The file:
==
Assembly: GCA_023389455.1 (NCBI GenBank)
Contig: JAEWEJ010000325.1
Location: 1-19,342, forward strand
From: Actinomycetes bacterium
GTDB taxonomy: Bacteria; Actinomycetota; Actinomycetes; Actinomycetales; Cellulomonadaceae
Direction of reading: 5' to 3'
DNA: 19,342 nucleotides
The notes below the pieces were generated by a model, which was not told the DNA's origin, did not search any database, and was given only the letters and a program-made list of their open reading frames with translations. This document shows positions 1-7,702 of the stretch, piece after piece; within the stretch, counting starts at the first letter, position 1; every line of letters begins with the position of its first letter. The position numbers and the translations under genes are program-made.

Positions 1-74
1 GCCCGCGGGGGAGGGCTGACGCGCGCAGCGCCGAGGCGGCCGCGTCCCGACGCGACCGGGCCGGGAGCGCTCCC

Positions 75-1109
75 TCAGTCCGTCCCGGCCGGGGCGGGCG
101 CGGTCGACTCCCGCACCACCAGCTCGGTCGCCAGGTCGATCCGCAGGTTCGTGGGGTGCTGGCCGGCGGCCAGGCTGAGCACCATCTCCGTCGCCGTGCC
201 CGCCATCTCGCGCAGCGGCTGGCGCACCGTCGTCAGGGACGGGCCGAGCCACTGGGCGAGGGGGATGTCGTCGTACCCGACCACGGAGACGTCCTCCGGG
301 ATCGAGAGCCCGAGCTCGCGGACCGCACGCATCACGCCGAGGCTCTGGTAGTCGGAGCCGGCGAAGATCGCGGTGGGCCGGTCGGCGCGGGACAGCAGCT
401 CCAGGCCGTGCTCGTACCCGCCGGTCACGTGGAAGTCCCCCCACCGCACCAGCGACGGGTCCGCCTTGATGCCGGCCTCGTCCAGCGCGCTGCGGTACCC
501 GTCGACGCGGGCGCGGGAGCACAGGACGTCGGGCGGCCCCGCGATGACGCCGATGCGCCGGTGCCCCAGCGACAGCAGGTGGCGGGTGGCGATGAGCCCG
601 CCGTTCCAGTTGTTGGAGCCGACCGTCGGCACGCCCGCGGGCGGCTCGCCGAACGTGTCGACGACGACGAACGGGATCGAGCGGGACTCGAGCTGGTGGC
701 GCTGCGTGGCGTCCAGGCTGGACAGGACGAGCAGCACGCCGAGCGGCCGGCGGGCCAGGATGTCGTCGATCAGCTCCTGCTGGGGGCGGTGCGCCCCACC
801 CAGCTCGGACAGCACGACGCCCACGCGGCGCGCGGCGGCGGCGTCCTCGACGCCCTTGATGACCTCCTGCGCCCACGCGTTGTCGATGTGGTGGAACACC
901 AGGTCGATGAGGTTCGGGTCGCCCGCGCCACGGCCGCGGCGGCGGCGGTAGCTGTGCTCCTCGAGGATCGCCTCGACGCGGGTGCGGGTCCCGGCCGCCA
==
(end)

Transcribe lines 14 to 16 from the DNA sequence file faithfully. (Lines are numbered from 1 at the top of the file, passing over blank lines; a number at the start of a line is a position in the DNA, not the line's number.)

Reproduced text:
201 CGCCATCTCGCGCAGCGGCTGGCGCACCGTCGTCAGGGACGGGCCGAGCCACTGGGCGAGGGGGATGTCGTCGTACCCGACCACGGAGACGTCCTCCGGG
301 ATCGAGAGCCCGAGCTCGCGGACCGCACGCATCACGCCGAGGCTCTGGTAGTCGGAGCCGGCGAAGATCGCGGTGGGCCGGTCGGCGCGGGACAGCAGCT
401 CCAGGCCGTGCTCGTACCCGCCGGTCACGTGGAAGTCCCCCCACCGCACCAGCGACGGGTCCGCCTTGATGCCGGCCTCGTCCAGCGCGCTGCGGTACCC